Environmental protection and human rights • Nature and scope of environmental rights in international law • The environment before international human rights tribunals • Regional human rights treaties • The promises and limits of human rights for environmental protection • Environmental rights in other international for a (investor courts) Main international instruments relating to protection Environment II • United Nations Declaration on the Environment (Stockholm 1972); • United Nations Declaration on Environment and Development (1992) • 1998 Aarhus Convention • Marine and freshwater protection • The Antarctic protection regime All these factors will shape the political and legal environment in which the company will have to operate and compete. There are three main elements of a political-legal environment. Let`s take a look. The following contributions have been selected by the editorial board of the Journal of Environmental Law and pursue an empirical or social law theoretical approach. By the end of this module, students will have an understanding of the role of law (particularly international law) in the protection of environmental heritage and the environment. They understand the legal context of their field of work and can draw on what is relevant to their own research and/or practice. This anthology represents an innovative attempt to overcome these limitations by combining legal and social perspectives. Together, the authors of the book develop an innovative approach to social law to respond more effectively to environmental damage and prevent it worldwide.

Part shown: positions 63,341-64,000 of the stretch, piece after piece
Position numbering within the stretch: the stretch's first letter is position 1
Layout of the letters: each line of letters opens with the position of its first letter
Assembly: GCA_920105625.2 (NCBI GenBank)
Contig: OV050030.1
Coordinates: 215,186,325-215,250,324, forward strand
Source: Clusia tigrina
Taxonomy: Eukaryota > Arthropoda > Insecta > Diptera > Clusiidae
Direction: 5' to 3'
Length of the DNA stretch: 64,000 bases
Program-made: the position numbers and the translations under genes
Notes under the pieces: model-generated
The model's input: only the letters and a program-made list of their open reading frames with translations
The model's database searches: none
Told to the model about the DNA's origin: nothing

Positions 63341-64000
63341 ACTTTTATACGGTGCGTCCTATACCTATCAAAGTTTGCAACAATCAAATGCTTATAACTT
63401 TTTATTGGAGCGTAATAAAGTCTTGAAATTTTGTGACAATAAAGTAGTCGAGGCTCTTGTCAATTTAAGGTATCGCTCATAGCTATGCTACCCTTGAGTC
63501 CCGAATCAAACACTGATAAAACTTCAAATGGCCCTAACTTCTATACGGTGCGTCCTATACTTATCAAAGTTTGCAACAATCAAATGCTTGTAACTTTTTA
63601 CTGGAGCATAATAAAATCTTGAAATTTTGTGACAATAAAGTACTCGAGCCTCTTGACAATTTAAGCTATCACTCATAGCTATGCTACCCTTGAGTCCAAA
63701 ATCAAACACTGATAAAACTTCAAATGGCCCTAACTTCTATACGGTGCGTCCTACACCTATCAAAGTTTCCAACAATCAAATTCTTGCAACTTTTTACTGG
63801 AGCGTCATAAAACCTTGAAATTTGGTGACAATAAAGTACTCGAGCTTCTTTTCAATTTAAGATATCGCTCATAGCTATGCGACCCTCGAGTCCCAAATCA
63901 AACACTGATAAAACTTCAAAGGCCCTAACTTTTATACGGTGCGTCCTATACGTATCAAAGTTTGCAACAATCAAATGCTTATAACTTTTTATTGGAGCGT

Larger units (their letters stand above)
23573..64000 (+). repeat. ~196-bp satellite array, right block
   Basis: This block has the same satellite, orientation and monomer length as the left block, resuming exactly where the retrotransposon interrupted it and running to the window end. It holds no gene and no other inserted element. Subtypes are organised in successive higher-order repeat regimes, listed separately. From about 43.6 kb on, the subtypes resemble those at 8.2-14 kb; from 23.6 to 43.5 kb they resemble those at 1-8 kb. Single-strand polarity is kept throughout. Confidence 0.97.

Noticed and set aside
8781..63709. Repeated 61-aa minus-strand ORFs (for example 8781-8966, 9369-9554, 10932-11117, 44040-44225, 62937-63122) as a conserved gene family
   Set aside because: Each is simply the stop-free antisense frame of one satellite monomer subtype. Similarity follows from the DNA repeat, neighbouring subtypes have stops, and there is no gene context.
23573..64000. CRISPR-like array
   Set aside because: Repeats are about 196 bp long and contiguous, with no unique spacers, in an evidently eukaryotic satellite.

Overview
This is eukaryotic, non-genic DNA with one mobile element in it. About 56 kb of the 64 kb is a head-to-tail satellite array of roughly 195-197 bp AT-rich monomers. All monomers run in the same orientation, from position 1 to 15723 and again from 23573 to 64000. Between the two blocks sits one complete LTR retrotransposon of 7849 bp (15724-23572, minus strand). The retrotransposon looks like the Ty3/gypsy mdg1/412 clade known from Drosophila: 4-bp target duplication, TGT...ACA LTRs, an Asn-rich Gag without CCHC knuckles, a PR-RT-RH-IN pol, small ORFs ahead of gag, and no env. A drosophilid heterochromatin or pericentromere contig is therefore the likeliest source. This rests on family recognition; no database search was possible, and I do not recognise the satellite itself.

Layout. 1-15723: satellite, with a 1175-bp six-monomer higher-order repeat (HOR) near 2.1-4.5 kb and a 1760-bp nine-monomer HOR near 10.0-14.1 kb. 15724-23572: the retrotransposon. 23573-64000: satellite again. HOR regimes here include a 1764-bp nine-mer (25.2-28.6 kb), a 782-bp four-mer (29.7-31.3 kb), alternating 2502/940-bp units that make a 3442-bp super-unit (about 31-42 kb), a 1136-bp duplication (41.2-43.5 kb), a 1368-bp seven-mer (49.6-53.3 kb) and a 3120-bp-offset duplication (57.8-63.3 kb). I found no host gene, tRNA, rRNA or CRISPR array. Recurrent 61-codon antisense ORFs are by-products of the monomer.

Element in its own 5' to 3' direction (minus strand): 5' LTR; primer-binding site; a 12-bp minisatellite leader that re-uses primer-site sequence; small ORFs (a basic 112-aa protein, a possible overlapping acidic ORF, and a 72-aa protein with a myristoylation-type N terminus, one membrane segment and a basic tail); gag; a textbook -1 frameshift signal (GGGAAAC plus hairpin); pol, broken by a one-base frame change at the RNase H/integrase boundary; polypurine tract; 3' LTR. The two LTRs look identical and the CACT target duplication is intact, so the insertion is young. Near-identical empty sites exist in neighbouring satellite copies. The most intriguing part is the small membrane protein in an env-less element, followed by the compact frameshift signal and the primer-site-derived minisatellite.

The book integrates theoretical and empirical work and presents carefully selected illustrations of how law and social sciences can be brought together to improve policy. The different chapters examine how a social law approach can ultimately lead to a more comprehensive understanding of environmental damage and innovative and effective responses to these environmental crimes. This is a non-market factor, but it can still have a strong impact on a business. The political-legal environment is a combination of many factors such as the current political party, the degree of politicization of trade and industry, the effectiveness of the current government, government policy, the current legal framework, the attitude of the public towards the economy, etc. Research interests: international law, cultural heritage law, environmental law, human rights, landscape and land use, legal history, cultural geography, critical heritage theory. Companies, especially international companies, always study the cultural and social environment of a country before entering the market. It is important that your goods and services correspond to the social environment of the country. Otherwise, the company could face backlash and losses. Concepts and their extension: • Environmental protection and ecology and their discourse – urban ecology, landscape-cultural landscape, climate change, pollution, green buildings, energy and environment, biodiversity, sustainability, etc.